Omelette

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Preparation info

  • Difficulty

    Easy

  • Makes

    1

    omelette

Appears in

New York Cult Recipes

New York Cult Recipes

By Marc Grossman

Published 2013

  • About

What I like in an omelette is a soft tubular form (not just a circle folded in half), a moist yellow (not dry and grilled) surface and a slightly wet (but not uncooked) interior. After this, there is no limit to what can go inside.


Ingredients

Filling

  • 2 knobs of butter
  • 1 large handful baby spinach
  • 1 large handful mushrooms, sliced
  • 3 teaspoons pine nuts
  • 60 g ( oz/½ cup) goat’s cheese, crumbled

Omelette

  • 3 or 4 eggs
  • 1 tablespoon milk
  • 1 pinch salt
  • 1 teaspoon dried herbs or fresh herbs, chopped (optional)
  • 40 g ( oz) butter or 2 tablespoons sunflower oil

Method

The Filling

This is a filling that I often make at home: baby spinach with pine nuts, goat’s cheese and fried mushrooms. Heat the butter in a frying pan over medium heat, then sweat the spinach and brown the mushrooms separately, discarding the liquid released from the vegetables each time. When cooked place them in a bowl together. Toast the pine nuts for 1–2 minutes until golden and add to the mushrooms and spinach. Add the crumbled goat’s cheese.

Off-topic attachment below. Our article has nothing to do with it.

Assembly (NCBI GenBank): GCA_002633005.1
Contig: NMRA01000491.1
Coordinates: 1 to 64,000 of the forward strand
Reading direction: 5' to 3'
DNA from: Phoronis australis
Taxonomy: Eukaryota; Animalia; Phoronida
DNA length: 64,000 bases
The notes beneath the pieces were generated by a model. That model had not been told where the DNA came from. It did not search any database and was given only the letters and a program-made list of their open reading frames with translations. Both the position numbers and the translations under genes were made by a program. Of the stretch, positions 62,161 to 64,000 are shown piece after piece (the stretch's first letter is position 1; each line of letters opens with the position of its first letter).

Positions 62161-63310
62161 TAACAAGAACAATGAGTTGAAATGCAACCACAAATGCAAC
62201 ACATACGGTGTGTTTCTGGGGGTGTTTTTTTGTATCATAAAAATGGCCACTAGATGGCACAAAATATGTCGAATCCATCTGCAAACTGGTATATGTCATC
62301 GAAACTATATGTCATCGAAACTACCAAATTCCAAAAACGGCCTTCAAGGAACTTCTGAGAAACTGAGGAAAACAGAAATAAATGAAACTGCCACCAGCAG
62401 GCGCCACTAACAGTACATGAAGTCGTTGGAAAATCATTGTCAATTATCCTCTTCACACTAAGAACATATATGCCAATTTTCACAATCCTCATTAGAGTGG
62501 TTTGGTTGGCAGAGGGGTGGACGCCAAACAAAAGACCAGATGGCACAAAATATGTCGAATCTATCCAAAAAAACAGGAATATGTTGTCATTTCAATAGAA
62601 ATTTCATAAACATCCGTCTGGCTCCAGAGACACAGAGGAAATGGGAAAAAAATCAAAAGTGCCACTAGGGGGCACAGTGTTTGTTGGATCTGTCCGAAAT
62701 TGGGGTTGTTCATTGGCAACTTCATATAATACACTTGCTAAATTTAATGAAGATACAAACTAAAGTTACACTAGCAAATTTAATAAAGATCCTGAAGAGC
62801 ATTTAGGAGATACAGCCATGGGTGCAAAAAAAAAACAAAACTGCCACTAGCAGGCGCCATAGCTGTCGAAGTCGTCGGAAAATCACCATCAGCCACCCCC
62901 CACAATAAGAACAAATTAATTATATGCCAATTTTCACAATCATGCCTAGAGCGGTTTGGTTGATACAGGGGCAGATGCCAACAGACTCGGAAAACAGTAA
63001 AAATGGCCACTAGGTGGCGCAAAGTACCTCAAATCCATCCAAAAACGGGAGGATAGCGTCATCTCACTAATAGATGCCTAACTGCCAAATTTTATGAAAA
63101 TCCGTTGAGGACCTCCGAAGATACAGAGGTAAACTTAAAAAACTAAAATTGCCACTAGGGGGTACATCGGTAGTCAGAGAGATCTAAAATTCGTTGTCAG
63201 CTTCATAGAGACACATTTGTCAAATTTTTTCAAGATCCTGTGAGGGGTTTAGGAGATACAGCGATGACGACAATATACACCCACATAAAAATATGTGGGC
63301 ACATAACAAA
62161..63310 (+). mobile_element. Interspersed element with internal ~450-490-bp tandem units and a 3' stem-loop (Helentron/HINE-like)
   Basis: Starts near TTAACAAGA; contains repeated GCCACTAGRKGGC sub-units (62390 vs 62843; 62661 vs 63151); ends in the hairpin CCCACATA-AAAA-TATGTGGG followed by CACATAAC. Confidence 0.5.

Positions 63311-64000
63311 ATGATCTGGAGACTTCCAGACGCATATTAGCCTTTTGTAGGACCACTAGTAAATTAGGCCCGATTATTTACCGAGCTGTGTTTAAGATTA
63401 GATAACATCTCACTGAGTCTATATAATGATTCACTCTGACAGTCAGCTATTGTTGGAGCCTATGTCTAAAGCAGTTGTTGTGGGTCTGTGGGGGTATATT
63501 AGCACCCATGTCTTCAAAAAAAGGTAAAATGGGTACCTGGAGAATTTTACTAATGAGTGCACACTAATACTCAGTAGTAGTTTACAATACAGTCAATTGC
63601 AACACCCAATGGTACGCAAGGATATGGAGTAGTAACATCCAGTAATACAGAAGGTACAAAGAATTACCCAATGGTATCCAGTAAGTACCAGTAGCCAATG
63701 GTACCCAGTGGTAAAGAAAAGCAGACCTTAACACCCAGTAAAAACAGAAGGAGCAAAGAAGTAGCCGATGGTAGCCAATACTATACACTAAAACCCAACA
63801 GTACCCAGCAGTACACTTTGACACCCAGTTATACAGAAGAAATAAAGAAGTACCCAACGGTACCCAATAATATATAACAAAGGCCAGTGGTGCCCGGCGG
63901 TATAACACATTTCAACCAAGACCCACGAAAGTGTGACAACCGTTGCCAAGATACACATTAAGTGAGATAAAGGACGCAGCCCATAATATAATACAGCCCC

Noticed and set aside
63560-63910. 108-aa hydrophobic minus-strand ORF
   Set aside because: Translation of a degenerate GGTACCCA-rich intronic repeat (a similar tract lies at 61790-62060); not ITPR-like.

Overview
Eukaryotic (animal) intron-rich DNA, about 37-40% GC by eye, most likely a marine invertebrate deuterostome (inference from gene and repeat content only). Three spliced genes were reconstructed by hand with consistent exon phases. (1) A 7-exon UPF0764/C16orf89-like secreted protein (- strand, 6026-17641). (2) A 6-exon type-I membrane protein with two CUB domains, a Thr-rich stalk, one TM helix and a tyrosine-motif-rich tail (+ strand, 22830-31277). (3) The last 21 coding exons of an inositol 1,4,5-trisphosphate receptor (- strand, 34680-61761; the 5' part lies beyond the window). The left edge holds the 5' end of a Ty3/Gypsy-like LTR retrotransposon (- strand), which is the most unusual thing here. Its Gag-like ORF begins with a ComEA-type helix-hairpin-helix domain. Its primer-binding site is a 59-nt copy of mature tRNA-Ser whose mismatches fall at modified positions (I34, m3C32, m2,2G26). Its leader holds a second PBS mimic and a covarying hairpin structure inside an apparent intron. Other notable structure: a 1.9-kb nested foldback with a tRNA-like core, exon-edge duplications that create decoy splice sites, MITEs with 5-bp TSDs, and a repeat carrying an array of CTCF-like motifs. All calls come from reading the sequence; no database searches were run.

The Omelette

Whisk together all the omelette ingredients, except the butter or oil, until all of the ingredients are very well combined. Melt the butter or oil over low–medium heat in a non-stick frying pan and pour in the eggs. It is absolutely essential that the eggs not stick to the bottom of the frying pan, which is why I advise a generous portion of butter or oil, and insist on a truly non-stick frying pan. But feel free to cut down on the fat if you know that your pan doesn’t need it. Using a spatula, move the eggs in a folding motion almost as if making scrambled eggs, tilting the frying pan as you do this so that liquid egg will fill in the empty spaces created by the spatula. The idea is to evenly cook the eggs on a low–medium heat so you don’t have an omelette that’s overcooked (too dark) on the outside and/or undercooked inside. After a few minutes, when the eggs have mostly thickened but are still visibly wet, tilt the frying pan one last time to fill any holes and add your filling in a strip across the omelette, at about the one-third mark of the omelette circle.

The Folding

Allow the eggs to set for a minute or so before using the spatula to check whether they’re cooked enough to hold together when folding. When this is the case (before the eggs have dried out), fold the omelette around the filling to form a tube and slide onto a plate.

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